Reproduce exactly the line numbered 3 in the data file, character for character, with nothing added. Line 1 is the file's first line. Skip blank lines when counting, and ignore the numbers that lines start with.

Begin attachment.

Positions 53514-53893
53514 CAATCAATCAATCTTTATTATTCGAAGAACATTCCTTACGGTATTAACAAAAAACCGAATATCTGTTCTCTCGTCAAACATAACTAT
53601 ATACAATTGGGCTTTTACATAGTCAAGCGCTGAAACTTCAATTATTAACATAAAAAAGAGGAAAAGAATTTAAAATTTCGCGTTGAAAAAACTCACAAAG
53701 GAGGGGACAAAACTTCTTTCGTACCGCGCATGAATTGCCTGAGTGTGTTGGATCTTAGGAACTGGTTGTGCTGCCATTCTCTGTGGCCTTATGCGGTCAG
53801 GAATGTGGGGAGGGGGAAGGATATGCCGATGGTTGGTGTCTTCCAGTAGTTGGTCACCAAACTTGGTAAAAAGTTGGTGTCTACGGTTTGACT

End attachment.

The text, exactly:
53601 ATACAATTGGGCTTTTACATAGTCAAGCGCTGAAACTTCAATTATTAACATAAAAAAGAGGAAAAGAATTTAAAATTTCGCGTTGAAAAAACTCACAAAG